What posture do you enjoy the most/least? Why?

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Why set an intention

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Intention

SCENE: You finally found that comfortable spot on your mat and are beginning to let the stresses of the day go. You’re starting to get the hang of breathing and maybe even the warm-up part of class is feeling good. Then your teacher says something to the effect of, “Take a moment and set an intention for your practice.” An intention, what is that, you wonder? I intend to get through this class without looking like I don’t belong here. I intend to attempt my first arm balance. What else is there? Why do I need to set an intention for my practice?

Good question. I love Deepak Chopra’s definition of an intention: “a directed impulse of consciousness that contains the seed form of that which you aim to create.” Read that again. SLOWLY. Let it sink into your soul and uncover what it brings up. Intentions are focused, conscious, and the beginning of a creation. Much like your yoga practice should be. Using your breath to blend your movements and unite body, mind, and spirit, your yoga practice is a manifestation of your true self. Your desires and dreams start somewhere. They start with an intention.

There are many reasons why we set an intention for our practice. When I think about it, the top three reasons are: 1) To focus the mind; 2) To link your practice to something off your mat; and 3) To add meaning to your practice. Continue reading

Loving the Little Ones

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Charity Auction_1Charity Auction_3

Happy Thanksgiving, beautiful Yogis! As you sit down to enjoy this holiday dedicated to gratitude, I want to say THANK YOU for showing up to support our annual yoga and charity auction to benefit Love the Little Ones.  Together we raised $2000!

Charity Auction_2

In addition to the money raised, you donated boxes and boxes of toys, clothing, and toiletries. So much we were afraid we would have to rent a truck to take it all home! Know that you have made possible many celebrations for children in need. Already looking forward to next year’s event – thank you for all you do!

“Acknowledging the good that you already have in your life is the foundation for all abundance.” – Eckhart Tolle

Breath is Life

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Breath is life_2

Breathing – how hard can it be, really? It’s something we do instinctively, everyday, even when we sleep. We do it without thinking. And that is perhaps where things get confused. Have you ever wondered why your yoga teacher provides so many breathing cues? Inhale, exhale, breathe through your nose, inhale through your right nostril while holding your left nostril closed – wait, what? When did breathing get so complicated?

Truth be told, breath is life. In his book Light on Yoga, B.K.S. Iyengar describes breath as “the hub round which the wheel of life revolves.” Literally, breath is life. You’ve probably heard the word pranayama in class or in conversation with a yogi when talking about breath. Pranayama is essentially breath control or exercise. By learning to regulate your breath, you can have more control over your thoughts, your emotions, and your practice. Your breath can help control your heartbeat, it can help calm your thoughts, it can help your focus. The simple act of focusing on your breath can help you appreciate life more. Try it – find a quiet space and sit or lie in a comfortable position. Place your hands on your belly and breathe deeply in through your nose. Feel your belly rise beneath your hands. Fill up your lungs with beautiful breath. And when you are full, exhale slowly through your nose, feeling your fingers touch as your belly contracts. Close your eyes and repeat for 5-10 cycles. How do you feel afterwards? Calmer, more awesome? As the holiday season begins and you feel yourself being pulled in several directions and trying to do it all, take a moment and focus on your breath.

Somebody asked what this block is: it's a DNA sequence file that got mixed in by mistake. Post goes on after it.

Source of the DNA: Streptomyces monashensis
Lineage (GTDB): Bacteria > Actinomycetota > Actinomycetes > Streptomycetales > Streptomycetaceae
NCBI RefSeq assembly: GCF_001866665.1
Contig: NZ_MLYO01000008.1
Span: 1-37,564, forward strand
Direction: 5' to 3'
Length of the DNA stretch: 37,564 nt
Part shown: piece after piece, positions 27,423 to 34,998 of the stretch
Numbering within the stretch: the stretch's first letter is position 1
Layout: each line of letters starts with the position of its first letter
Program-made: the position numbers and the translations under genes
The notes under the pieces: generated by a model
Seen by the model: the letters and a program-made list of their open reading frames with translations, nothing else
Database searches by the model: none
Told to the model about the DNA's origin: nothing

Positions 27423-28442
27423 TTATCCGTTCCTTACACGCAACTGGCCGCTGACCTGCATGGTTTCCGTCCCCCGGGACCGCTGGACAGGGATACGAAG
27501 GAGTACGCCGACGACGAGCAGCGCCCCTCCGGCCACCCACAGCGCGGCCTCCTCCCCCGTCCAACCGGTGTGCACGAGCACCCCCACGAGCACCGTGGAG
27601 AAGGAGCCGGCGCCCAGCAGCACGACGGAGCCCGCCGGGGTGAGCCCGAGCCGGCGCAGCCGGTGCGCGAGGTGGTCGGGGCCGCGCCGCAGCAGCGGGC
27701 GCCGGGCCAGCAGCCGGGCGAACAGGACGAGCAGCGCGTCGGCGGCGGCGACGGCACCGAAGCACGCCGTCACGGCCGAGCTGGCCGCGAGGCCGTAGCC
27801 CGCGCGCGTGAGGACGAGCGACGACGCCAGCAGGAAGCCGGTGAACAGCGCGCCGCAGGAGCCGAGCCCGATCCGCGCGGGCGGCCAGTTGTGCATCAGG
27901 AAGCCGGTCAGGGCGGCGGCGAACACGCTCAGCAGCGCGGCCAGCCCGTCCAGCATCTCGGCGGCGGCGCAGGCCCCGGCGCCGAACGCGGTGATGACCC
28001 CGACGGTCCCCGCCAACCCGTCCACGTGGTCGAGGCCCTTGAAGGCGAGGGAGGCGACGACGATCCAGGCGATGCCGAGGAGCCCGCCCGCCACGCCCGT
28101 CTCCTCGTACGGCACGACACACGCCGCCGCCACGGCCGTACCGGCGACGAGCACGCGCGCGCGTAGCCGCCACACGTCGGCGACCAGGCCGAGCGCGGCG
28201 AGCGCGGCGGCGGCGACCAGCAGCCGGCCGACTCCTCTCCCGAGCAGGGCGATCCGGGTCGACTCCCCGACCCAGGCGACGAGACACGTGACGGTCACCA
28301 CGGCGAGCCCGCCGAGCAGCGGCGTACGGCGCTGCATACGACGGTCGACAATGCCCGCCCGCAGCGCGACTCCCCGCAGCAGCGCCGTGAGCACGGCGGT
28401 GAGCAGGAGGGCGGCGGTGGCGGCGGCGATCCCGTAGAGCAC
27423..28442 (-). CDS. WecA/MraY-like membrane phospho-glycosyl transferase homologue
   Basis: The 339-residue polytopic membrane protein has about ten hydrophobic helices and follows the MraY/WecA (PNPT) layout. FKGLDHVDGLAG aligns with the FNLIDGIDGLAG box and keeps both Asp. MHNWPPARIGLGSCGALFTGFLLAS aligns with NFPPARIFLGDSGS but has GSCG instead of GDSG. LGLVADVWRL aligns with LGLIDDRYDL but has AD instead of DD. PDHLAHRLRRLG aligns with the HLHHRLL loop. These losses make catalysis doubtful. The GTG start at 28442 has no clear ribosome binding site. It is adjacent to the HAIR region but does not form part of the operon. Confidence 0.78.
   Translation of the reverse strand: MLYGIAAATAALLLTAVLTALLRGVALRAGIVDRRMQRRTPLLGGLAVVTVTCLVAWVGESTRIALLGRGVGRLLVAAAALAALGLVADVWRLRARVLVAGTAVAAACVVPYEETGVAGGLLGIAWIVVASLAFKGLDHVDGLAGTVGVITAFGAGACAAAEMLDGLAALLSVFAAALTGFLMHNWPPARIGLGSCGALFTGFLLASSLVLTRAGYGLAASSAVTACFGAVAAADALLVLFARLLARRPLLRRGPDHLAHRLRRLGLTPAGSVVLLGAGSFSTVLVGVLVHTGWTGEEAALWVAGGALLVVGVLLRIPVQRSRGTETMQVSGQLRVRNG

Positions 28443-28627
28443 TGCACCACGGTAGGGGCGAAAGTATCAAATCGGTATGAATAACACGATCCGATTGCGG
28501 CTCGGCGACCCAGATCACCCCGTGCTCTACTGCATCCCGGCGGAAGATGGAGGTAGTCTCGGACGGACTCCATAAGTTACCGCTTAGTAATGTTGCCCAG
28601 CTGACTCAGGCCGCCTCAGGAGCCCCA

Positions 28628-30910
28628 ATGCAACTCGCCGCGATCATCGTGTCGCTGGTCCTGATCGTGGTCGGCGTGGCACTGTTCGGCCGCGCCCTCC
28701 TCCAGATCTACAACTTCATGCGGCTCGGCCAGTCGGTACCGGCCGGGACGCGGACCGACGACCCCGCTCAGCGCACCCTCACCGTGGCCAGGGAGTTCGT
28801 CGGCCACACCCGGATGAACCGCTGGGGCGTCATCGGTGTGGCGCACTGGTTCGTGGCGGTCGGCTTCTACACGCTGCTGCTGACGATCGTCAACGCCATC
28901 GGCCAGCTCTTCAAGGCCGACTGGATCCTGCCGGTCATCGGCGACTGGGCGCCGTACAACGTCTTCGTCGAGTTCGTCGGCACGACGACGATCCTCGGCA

Not too long ago, a fellow yogi asked me to join her for a class. She said, “Come, let’s breathe together.” Indeed, being in a room with other yogis and breathing together is in essence sharing your life force with one another. What could be more simple, more powerful? So the next time your yoga teacher invites you to breathe, to make your breath audible, smile and share your life force!

Love the Little Ones

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Love the Little Ones
Hard to believe, fellow Yogis, but 2014 is almost over! As the Holiday season ramps up it can be easy to get lost in shopping lists, preparation, and parties. So before the celebrations and overeating (because you know you will – I know I will!) begin, let’s get together and practice for a great cause. Friday, November 21st, meet me on your mat at 6:30pm at GottaYoga’s University location for a special Slow Flow Yoga class to benefit Love the Little Ones foundation. Bring a child’s item (such as a toy, clothing, game, or toiletry) to practice and share your energy with this organization’s dynamic founders and the children they serve. Following the practice, the fun continues at 7:30pm with a live auction. $5 will gain you access to this fun and crazy auction complete with chocolate and wine. Items for auction include gift certificates, tickets to some great events, and much more! Can you think of a better way to spend the Friday before Thanksgiving?! Join us for a fun evening filled with yoga, wine, and laughter – bring a friend or two and feel free to spread the word. See you there!